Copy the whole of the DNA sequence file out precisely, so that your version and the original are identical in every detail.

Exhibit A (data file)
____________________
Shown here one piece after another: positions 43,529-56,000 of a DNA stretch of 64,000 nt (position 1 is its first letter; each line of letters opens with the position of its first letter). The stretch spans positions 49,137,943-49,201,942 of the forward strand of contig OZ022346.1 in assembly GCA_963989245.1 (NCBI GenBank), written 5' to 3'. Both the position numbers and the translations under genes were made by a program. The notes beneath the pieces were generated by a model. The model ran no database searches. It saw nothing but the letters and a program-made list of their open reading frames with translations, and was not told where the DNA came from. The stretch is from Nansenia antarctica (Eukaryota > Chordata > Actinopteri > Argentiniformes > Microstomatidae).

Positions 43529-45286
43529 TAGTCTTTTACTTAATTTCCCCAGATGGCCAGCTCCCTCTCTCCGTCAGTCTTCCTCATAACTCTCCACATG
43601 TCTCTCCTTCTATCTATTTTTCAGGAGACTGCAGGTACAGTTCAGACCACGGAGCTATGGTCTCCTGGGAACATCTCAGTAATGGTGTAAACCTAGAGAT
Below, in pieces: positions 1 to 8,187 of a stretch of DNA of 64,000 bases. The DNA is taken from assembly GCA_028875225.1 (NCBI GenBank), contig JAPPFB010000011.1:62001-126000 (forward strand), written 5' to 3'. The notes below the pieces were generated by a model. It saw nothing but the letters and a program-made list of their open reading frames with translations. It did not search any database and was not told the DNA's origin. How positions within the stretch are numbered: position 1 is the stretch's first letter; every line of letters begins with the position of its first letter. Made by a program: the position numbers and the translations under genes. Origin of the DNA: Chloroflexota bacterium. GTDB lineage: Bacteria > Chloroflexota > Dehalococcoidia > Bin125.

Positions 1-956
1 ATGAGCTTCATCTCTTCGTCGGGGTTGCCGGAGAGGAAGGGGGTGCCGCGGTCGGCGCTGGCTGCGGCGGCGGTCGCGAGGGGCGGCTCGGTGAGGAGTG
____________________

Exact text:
Shown here one piece after another: positions 43,529-56,000 of a DNA stretch of 64,000 nt (position 1 is its first letter; each line of letters opens with the position of its first letter). The stretch spans positions 49,137,943-49,201,942 of the forward strand of contig OZ022346.1 in assembly GCA_963989245.1 (NCBI GenBank), written 5' to 3'. Both the position numbers and the translations under genes were made by a program. The notes beneath the pieces were generated by a model. The model ran no database searches. It saw nothing but the letters and a program-made list of their open reading frames with translations, and was not told where the DNA came from. The stretch is from Nansenia antarctica (Eukaryota > Chordata > Actinopteri > Argentiniformes > Microstomatidae).

Positions 43529-45286
43529 TAGTCTTTTACTTAATTTCCCCAGATGGCCAGCTCCCTCTCTCCGTCAGTCTTCCTCATAACTCTCCACATG
43601 TCTCTCCTTCTATCTATTTTTCAGGAGACTGCAGGTACAGTTCAGACCACGGAGCTATGGTCTCCTGGGAACATCTCAGTAATGGTGTAAACCTAGAGAT
Below, in pieces: positions 1 to 8,187 of a stretch of DNA of 64,000 bases. The DNA is taken from assembly GCA_028875225.1 (NCBI GenBank), contig JAPPFB010000011.1:62001-126000 (forward strand), written 5' to 3'. The notes below the pieces were generated by a model. It saw nothing but the letters and a program-made list of their open reading frames with translations. It did not search any database and was not told the DNA's origin. How positions within the stretch are numbered: position 1 is the stretch's first letter; every line of letters begins with the position of its first letter. Made by a program: the position numbers and the translations under genes. Origin of the DNA: Chloroflexota bacterium. GTDB lineage: Bacteria > Chloroflexota > Dehalococcoidia > Bin125.

Positions 1-956
1 ATGAGCTTCATCTCTTCGTCGGGGTTGCCGGAGAGGAAGGGGGTGCCGCGGTCGGCGCTGGCTGCGGCGGCGGTCGCGAGGGGCGGCTCGGTGAGGAGTG